This symposium, supported by the Historic Houses Foundation, marks the 70th anniversary of the publication of the Gowers Report on the future of Britain’s buildings of ‘outstanding historic or architectural interest’ (1950). This event will consider the report’s legacy for the conservation and use of historic houses, both independently owned and owned by organisations including the National Trust and English Heritage, seventy years on.
The experienced public servant Sir Ernest Gowers was commissioned by the Labour Government in 1948 to carry out an enquiry into the care and protection of country houses. Many houses faced challenging conditions at that time, as estates adapted to the new economic and social realities of peacetime life. The Committee was tasked ‘to consider and report what arrangements might be made by the Government for the preservation, maintenance and use of houses of outstanding historic or architectural interest which might otherwise not be preserved, including, where desirable, the preservation of a house and its contents as a unity’.
The Committee’s report, published on 23 June 1950, concluded that important country houses ‘should, so far as possible, be preserved as private residences occupied preferably by the families connected with them’. This was a startling conclusion to some, who had anticipated a new era of state-owned nationalised heritage. However, the Committee recommended that historic house owners who opened to the public should receive aid for their maintenance costs in the form of grants and tax reliefs, and that public acquisition should only be considered a last resort.
The majority of the Committee’s recommendations – such as on the listing system and on tax concessions to support maintenance – were not accepted immediately, but subsequent governments of different political stripes later adopted them into government policy on heritage. Today, it remains official government policy that ‘so far as possible property of this kind should remain in private hands and that its owners should be encouraged to retain and care for it and display it to the public’ (Capital Taxation and the National Heritage: published 2013, updated 2018) – words that could have come directly from the pages of the Gowers Report.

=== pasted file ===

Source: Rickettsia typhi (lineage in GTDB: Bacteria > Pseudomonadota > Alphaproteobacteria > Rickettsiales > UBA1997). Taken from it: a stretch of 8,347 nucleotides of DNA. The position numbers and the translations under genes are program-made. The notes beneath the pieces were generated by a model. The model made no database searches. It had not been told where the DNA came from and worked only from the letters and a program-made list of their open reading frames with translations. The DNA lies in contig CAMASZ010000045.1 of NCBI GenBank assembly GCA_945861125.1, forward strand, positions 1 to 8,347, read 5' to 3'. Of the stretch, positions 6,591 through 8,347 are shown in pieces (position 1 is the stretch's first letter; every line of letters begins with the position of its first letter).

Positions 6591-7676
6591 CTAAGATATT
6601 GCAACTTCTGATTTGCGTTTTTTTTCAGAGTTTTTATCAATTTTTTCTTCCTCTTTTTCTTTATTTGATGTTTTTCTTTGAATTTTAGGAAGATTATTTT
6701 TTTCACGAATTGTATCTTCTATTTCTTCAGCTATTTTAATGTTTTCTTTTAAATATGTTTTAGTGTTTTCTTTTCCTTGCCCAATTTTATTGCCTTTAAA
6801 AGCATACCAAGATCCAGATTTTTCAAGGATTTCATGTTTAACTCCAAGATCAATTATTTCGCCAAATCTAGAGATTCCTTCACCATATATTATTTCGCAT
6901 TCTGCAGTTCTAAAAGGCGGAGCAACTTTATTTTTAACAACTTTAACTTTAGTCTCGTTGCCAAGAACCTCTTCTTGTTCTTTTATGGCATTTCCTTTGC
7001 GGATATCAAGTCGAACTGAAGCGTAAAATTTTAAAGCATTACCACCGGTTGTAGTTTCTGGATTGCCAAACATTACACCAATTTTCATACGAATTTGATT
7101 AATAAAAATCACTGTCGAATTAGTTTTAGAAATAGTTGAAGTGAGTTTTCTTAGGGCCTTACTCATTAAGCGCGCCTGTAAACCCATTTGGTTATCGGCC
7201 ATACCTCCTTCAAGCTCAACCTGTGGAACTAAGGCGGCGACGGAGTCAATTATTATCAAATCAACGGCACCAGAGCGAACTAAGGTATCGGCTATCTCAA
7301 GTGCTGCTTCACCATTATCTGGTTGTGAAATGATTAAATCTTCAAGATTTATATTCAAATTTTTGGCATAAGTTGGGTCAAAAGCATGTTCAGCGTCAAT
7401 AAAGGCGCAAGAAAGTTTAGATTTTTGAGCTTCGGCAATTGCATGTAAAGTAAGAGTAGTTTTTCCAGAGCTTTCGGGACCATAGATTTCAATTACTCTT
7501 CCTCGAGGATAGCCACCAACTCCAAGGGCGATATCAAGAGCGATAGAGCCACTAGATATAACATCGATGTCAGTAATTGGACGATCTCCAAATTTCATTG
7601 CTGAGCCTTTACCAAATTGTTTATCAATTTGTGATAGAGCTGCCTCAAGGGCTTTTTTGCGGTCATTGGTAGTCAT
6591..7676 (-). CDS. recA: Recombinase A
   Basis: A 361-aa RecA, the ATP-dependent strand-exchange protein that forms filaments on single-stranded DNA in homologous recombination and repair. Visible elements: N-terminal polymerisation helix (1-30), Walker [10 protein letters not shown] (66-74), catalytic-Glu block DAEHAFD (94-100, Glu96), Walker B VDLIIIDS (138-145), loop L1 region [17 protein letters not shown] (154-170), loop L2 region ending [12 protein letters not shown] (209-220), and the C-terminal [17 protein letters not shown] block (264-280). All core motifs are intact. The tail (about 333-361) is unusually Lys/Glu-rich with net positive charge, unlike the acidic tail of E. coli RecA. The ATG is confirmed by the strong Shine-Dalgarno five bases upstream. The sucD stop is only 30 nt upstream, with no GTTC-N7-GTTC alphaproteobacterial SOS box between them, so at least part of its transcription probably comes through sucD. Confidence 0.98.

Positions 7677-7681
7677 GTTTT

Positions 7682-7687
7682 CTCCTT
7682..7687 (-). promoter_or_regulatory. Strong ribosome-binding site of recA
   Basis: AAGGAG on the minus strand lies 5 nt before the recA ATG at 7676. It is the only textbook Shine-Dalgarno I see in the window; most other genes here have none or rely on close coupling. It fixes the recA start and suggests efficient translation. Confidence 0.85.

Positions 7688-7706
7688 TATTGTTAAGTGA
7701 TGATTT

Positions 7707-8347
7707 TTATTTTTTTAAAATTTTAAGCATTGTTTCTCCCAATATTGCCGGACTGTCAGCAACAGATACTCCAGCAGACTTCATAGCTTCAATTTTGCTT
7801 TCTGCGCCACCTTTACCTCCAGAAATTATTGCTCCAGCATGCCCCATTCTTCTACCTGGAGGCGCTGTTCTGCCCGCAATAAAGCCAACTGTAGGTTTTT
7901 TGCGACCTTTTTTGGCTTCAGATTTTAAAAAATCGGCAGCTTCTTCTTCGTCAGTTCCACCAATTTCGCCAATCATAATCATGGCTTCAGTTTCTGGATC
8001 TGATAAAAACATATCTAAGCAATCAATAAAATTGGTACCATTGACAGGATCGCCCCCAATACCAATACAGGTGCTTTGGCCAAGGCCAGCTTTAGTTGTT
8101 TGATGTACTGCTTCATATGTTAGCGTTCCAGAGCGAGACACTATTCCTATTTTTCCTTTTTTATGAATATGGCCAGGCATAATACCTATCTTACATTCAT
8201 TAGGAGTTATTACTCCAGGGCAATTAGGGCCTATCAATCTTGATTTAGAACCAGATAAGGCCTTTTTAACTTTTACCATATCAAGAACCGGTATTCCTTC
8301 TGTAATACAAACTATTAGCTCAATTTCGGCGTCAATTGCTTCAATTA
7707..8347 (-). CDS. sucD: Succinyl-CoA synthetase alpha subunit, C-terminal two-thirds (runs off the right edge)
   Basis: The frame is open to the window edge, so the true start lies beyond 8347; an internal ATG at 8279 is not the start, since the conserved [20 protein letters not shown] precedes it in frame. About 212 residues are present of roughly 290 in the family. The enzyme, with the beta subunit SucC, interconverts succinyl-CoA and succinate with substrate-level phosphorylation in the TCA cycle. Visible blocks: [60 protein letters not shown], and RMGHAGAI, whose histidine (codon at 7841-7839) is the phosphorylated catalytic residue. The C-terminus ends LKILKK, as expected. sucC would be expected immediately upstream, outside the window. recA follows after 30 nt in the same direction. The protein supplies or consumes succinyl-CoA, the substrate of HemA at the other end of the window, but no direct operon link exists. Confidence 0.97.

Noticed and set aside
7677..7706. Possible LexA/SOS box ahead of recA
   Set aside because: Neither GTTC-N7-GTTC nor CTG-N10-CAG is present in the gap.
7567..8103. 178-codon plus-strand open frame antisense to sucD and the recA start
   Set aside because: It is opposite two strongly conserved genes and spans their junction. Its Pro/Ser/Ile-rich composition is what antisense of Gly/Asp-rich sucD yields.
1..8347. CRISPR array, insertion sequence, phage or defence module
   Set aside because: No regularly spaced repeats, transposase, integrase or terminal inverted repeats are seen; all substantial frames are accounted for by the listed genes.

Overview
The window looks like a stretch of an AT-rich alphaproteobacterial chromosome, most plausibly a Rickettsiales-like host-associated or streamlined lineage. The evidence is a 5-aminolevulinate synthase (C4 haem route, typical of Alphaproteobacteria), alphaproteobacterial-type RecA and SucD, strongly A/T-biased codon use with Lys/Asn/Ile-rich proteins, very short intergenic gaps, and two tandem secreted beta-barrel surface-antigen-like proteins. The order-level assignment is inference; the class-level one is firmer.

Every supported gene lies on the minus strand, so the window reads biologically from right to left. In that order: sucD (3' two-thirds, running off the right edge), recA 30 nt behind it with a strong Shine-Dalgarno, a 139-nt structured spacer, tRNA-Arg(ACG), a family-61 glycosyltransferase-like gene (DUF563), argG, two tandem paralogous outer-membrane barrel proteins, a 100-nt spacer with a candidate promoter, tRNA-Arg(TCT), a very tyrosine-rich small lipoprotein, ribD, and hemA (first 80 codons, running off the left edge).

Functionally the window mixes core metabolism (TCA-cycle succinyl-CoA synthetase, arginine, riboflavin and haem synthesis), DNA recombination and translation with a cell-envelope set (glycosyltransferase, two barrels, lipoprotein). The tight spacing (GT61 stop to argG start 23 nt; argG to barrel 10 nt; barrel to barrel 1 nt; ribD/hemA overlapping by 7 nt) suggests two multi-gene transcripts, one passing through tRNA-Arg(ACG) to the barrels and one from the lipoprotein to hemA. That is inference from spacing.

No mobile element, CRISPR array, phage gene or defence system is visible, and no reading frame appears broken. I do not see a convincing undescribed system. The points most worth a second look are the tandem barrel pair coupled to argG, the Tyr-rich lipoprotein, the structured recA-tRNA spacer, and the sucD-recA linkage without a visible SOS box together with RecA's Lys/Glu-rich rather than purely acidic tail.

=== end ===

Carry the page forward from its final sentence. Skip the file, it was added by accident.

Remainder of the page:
We invite researchers and heritage professionals to contribute 20-minute papers that address, but are not limited to, the following themes:
• The post-war landscape of built heritage preservation • How government policy towards country house preservation has changed since 1950
• How country houses have fared in relation to other types of heritage asset, such as churches, monuments, and industrial buildings
• International comparisons to built heritage preservation policy in Britain
• The role of country houses in popular culture and the collective imagination after the War
The symposium will culminate in a roundtable discussion on the future of historic house conservation, reflecting on what a Gowers Report for the twenty-first century might consider to be the main issues facing historic houses today.
Details for submission Paper proposals should include a 300-word abstract and a 100-word biography, and should be emailed to email@example.com by 17 February 2020.
For any questions about this Call for Papers and/or the symposium, please contact Elena Porter (University of Oxford & Historic Houses DPhil researcher) or Emma Robinson (Director of Policy & Public Affairs at Historic Houses) via firstname.lastname@example.org